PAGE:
assembled into a global connection model using axial connector rotation causes the bolt row components to extend at different
sections. The forcedisplacement behaviour of each spring was de- velocities. As a result the individual forces are different for
ned for a range of deformation rates (Fig. 8) to allow the solver to dynamic and static loading leading to an increased moment at low-
calculate the behaviour throughout the analysis. The load recorded er rotations. The resistance gradually increases with rotation until
in the experimental test was tabulated and used as input for the FE the lower beam ange contact occurs at which point an increase in
model. stiffness is observed. The ultimate connection load is dictated by
In all experimental tests, the dominant failure mode was by bolt the failure of the upper bolt row which in all cases was predicted
shear as shown in Fig. 9a. Very little deformation was recorded in to be bolt shear; in agreement with the experimental data. This ini-
the n plate whilst the beam web showed signicant bolt hole elon- tial failure allowed further rotation and led to consecutive failures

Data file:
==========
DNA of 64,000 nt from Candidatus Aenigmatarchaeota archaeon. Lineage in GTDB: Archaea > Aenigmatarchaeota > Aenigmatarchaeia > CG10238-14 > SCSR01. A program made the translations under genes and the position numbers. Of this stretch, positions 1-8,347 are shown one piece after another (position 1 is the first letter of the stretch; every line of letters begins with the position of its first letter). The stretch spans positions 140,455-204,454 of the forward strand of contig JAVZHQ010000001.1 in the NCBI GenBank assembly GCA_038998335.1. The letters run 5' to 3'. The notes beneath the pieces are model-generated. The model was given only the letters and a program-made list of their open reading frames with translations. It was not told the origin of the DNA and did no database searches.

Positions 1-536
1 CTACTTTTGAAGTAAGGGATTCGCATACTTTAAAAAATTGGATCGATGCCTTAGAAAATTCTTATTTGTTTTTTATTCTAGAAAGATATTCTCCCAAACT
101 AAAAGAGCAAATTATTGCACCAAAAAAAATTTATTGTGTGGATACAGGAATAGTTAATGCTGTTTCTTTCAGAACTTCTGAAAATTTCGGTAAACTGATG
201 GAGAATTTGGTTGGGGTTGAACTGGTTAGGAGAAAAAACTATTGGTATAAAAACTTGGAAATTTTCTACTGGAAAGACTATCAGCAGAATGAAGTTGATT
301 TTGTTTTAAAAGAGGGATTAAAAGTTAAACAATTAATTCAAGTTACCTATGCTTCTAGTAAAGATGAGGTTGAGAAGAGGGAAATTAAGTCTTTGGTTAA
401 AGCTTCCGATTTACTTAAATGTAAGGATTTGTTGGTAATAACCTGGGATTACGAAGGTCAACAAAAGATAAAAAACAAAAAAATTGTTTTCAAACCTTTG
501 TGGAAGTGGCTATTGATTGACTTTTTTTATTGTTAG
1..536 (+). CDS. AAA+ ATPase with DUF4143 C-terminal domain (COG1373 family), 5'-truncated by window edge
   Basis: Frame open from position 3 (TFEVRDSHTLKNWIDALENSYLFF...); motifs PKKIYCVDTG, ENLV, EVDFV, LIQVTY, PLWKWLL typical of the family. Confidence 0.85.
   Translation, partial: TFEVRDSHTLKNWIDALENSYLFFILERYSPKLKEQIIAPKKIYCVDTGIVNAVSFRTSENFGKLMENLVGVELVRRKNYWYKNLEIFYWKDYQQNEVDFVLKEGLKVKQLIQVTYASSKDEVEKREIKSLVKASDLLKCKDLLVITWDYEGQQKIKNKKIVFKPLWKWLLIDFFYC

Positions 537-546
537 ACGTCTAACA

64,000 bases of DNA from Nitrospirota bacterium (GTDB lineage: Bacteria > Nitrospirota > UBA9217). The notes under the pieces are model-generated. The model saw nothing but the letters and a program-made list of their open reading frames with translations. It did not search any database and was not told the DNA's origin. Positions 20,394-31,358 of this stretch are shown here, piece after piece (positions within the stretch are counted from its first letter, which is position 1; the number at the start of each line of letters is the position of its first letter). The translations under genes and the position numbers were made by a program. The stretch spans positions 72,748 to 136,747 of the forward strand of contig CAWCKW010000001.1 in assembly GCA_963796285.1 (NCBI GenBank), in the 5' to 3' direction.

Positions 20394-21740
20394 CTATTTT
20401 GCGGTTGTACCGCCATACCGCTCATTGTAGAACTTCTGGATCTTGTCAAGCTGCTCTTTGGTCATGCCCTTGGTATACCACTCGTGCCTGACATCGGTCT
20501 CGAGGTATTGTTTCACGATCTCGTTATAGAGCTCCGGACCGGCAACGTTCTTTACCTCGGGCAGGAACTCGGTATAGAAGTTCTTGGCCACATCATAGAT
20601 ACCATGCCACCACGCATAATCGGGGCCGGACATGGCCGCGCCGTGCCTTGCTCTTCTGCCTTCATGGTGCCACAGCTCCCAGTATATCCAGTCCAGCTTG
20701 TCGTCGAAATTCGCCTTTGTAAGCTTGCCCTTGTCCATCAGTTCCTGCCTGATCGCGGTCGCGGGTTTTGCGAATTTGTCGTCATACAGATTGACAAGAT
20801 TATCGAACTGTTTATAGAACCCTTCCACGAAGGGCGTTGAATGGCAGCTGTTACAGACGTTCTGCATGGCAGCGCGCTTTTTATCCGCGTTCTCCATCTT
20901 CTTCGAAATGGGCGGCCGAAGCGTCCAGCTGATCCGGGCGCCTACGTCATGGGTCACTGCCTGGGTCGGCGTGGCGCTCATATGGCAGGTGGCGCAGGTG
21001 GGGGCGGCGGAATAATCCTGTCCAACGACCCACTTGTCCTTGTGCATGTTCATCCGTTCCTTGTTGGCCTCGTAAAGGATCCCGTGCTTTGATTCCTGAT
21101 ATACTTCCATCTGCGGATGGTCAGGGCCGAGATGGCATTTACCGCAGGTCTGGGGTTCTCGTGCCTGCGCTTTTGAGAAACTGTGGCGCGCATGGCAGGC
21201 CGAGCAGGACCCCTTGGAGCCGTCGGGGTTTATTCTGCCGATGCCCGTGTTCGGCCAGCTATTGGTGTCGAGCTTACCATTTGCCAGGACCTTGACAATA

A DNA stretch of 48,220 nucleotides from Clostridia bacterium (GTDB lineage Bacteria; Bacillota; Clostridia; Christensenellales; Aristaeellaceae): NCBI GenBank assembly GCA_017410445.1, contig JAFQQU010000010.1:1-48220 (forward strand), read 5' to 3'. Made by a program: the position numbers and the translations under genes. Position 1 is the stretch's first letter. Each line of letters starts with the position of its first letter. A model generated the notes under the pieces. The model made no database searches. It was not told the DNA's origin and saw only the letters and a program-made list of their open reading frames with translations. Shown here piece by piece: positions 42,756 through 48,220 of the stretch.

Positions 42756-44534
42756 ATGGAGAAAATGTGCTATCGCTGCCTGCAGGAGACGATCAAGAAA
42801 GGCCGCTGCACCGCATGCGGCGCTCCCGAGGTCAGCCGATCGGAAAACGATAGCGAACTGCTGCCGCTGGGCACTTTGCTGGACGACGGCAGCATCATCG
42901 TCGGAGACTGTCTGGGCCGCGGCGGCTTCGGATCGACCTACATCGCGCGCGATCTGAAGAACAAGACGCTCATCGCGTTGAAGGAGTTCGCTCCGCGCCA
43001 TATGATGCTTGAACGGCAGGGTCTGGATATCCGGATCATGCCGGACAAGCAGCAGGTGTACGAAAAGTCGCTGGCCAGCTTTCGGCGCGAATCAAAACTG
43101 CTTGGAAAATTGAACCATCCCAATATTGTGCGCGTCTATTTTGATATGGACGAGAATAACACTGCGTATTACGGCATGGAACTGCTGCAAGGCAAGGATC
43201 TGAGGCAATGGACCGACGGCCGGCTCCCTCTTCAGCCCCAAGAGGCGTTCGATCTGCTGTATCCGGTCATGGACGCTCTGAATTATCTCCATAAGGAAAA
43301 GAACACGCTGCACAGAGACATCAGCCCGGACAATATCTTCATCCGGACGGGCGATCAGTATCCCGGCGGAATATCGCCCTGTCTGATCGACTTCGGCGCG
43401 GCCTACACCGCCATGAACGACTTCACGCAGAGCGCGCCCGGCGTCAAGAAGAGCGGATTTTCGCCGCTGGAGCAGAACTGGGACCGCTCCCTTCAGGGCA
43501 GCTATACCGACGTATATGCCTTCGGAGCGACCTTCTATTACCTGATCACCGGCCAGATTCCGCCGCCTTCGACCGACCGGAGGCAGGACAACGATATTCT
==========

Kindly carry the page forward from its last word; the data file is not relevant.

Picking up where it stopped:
gation (Fig. 9b) with a maximum of 4.72 mm recorded for bolt row 1. of the other bolt rows.

Fig. 8. Rate-dependent loaddeformation behaviour of components in n-plate model.

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Fig. 9. (a) Shear failure of all bolts. (b) Final bearing deformation of beam web.

Fig. 10. Physical behaviour of column for dynamic connection test.

The component-based model was able to predict static and dy- column loss were conducted using the same connections as the
namic connection behaviour, where the connection was taken to experimental investigation from the previous section. All struc-
failure in 35 ms, with reasonable accuracy, Fig. 11. Dynamically tural beams and columns were modelled with beam elements
loading the connection caused an increase in yield moment and using a bilinear material model whilst the component joint model